OpenQuake engine. Overall the differences between the original and

translated model results are small, notwithstanding some diversity in mod- elling methodologies implemented in different hazard modelling software.

The hashed areas in the map (e.g. Greenland) are currently not covered by a hazard model. The map and the underlying database of models are a dynamic framework, capable of incorporating newly released open models. Due to possible model limitations, regions portrayed with low hazard may still experience potentially damaging earthquakes.

Hazard: Extratropical storms

Probable maximum intensity with an average exeedance probability of 10% in ten years (equivalent to a „return period“ of 100 years). Areas were examined in which there is a high frequency of extratropical storms (approx. 30°–70° north and south of the equator).

Value Zone
-1 No hazard
0 Zone 0: ≤ 80 km/h
1 Zone 1: 81 - 120 km/h
2 Zone 2: 121 - 160 km/h
3 Zone 3: 161 - 200 km/h
4 Zone 4: > 200 km/h

Extratropical storms are created in the transition region between subtropical and polar climatic zones, i.e. in the latitudes between about 30° and 70°. In these regions, cold polar air masses collide with tropical air masses, forming extensive low-pressure eddies.

The intensity of the storm areas within these eddies is proportional to the difference in temperature between the two air masses, and is therefore at its greatest in late autumn and winter, when the oceans are still warm but the polar atmosphere is already extremely cold. This is why extratropical storms are also referred to as winter storms. Blizzards and ice storms are variants of this type of storm and their potential for damage is often underestimated.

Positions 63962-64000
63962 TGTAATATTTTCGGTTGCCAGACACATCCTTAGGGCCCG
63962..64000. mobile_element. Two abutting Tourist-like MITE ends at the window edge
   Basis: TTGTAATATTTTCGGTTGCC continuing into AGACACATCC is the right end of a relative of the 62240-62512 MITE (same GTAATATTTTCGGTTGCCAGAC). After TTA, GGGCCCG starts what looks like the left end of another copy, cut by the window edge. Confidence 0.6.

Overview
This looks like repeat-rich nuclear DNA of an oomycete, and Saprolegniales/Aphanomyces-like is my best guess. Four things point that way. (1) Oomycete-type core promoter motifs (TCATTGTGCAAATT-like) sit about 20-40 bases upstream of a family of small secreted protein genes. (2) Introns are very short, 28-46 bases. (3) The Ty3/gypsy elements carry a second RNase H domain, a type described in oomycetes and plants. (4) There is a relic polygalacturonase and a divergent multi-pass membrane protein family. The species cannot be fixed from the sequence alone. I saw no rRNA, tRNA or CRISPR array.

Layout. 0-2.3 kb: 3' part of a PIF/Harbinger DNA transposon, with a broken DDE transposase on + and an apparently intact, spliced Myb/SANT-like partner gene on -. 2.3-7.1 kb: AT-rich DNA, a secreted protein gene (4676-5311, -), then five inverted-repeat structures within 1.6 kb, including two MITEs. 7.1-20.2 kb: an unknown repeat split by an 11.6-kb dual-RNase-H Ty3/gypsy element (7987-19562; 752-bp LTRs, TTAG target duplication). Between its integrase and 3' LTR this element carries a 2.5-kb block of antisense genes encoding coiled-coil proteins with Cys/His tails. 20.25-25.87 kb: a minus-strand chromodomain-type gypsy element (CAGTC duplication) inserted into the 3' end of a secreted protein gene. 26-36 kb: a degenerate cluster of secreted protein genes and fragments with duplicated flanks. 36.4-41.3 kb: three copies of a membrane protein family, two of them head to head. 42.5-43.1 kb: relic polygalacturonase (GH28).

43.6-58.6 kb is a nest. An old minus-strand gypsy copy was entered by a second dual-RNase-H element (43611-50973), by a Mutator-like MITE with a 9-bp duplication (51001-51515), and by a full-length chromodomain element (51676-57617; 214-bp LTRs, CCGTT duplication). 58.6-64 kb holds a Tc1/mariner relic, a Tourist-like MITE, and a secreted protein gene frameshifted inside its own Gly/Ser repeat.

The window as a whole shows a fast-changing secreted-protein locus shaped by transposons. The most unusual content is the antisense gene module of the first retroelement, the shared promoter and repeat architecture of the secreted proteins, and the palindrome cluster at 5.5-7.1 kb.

The extratropical storm maps are based on freely available reanalysis data sets which have been downscaled and calibrated by using data from various national weather services, as well as information from global digital terrain models. Gust information from the following centres has been used particularly intensively: the German Weather Service, the Royal Netherlands Meteorological Institute, the UK Met Office, Meteo France, the Bureau of Meteorology (Australia) and the National Oceanic and Atmospheric Administration (USA). An extreme value distribution approach (generalized Pareto distribution includ- ing an upper bound estimation) was used to calculate storm maps with higher return periods. The hazard map is classified into five zones based on peak wind speeds (3 sec gust in km/h). The most exposed areas with respect to extratropical storms are located between 30° and 70° north and south of the equator. The final resolution of the storm maps is 0.01 degrees (roughly 1km).

Hazard: Flash-flood

Frequency and intensity of flash floods.

Value Zone
1 Zone 1: low
2 Zone 2
3 Zone 3
4 Zone 4
5 Zone 5
6 Zone 6: high

Flash floods are short-term events which can be produced by severe convective storms or heavy rain events over one area. Flash floods can be heavily destructive due to the enormous amount of water which often carries rocks, debris and mud.